while ( index != NULL ) {

    if ( ! btr_validate_index(index, prebuilt->trx) ) {
      ret = DB_ERROR;
    }
    else {

      if ( ! row_scan_and_check_index(prebuilt, index, &n_rows) ) {
        ret = DB_ERROR;
      }

      if ( index == dict_table_get_first_index(table) ) {
        n_rows_in_table = n_rows;
      }
      else if ( n_rows != n_rows_in_table ) {

        ret = DB_ERROR;

        fputs("Error: ", stderr);
        dict_index_name_print(stderr, prebuilt->trx, index);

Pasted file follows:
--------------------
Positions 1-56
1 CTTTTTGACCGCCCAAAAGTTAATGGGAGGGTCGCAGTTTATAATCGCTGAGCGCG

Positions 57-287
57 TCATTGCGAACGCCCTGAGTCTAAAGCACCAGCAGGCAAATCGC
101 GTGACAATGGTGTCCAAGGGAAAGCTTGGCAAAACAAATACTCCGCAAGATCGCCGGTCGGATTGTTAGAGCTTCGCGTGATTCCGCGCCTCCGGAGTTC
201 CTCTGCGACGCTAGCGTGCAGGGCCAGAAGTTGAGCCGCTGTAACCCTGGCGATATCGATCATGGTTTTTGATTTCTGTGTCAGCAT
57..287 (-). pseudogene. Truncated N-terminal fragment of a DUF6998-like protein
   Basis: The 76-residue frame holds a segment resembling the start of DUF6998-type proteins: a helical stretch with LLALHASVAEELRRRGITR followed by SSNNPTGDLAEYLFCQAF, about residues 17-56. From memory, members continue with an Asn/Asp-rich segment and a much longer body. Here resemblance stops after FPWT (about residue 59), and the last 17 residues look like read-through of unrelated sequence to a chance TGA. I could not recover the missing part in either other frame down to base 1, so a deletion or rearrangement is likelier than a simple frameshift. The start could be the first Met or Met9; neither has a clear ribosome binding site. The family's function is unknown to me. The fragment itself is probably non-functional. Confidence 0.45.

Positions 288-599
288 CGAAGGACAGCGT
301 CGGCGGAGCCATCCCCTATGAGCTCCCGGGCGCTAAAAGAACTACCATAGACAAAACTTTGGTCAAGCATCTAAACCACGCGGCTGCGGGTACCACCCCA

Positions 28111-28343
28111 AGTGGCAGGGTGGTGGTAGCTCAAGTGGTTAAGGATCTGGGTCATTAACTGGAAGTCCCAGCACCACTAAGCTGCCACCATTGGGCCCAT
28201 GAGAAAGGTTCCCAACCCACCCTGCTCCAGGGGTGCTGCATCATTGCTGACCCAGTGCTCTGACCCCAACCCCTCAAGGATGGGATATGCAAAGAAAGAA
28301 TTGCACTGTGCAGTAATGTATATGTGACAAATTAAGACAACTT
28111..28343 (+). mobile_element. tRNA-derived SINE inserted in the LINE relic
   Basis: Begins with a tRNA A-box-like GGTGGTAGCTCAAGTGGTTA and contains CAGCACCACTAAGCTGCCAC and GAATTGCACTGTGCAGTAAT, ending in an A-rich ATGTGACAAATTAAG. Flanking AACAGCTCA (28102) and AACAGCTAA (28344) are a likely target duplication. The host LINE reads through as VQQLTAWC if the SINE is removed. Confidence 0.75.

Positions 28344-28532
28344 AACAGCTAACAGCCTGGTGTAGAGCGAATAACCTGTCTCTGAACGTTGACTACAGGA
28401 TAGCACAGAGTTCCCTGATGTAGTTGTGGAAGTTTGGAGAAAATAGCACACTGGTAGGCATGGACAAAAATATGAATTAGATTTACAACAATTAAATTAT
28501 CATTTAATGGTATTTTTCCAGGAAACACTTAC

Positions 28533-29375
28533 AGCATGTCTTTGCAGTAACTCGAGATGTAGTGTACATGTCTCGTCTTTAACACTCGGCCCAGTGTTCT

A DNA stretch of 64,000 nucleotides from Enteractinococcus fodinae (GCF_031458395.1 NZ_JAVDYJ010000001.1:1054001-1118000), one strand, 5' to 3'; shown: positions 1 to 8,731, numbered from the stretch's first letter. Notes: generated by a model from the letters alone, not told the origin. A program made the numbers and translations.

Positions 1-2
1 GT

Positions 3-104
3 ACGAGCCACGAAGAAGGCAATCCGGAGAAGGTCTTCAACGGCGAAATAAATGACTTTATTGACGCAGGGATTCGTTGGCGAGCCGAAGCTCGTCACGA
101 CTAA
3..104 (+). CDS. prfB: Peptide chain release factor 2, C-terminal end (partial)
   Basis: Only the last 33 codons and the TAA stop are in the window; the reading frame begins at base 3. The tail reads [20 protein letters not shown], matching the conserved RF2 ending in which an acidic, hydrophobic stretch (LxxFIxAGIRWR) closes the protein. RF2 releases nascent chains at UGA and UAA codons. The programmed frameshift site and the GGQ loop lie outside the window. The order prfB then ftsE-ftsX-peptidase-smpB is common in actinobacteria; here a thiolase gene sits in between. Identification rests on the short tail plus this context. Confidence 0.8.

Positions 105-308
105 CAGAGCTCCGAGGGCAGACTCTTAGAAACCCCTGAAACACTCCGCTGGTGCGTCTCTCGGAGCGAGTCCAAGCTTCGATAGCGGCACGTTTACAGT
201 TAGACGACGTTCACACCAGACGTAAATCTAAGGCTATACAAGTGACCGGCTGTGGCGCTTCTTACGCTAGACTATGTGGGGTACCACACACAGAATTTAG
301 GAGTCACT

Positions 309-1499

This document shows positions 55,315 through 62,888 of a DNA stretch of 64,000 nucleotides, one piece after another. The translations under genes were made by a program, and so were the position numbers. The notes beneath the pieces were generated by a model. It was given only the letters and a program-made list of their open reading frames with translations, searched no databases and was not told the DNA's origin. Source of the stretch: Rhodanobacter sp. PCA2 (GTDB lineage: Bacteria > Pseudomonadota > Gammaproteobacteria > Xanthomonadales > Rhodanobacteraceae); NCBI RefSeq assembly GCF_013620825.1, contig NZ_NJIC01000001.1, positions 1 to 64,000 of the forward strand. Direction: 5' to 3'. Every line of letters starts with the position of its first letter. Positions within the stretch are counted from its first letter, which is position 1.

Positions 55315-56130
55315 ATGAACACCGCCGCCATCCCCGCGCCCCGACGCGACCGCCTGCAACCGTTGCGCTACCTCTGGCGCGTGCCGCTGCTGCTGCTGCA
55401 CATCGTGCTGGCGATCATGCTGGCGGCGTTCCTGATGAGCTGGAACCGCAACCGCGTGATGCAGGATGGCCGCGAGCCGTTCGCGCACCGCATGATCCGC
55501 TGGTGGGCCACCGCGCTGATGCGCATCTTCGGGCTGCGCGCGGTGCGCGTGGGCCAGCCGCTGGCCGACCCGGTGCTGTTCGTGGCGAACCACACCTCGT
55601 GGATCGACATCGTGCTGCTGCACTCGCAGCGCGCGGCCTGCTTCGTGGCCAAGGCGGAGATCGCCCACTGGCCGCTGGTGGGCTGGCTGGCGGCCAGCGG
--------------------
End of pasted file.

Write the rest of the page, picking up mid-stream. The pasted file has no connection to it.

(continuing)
fprintf(stderr, " contains %lu entries, should be %lu\n", n_rows, n_rows_in_table);
      }
    }

    index = dict_table_get_next_index(index);
  }

  if ( ! btr_search_validate() ) {
    ret = DB_ERROR;
  }

  return(ret);
}

A little detail which is NOT discussed in the code above is that the fatal lock wait timeout is set from 600 seconds (10 min) to 7800 seconds (2 h 10 min).

/* Enlarge the fatal lock wait timeout during CHECK TABLE. */
mutex_enter(&kernel_mutex);
srv_fatal_semaphore_wait_threshold += 7200; /* 2 hours */
mutex_exit(&kernel_mutex);

As far as I understand this has 2 impacts:

  • CHECK TABLE for VERY large tables (> 200 - 400 Gbyte) will most probably fail because it will exceed the fatal lock timeout. This becomes more probable when you have bigger tables, slower disks, less memory or do not make use of your memory appropriately.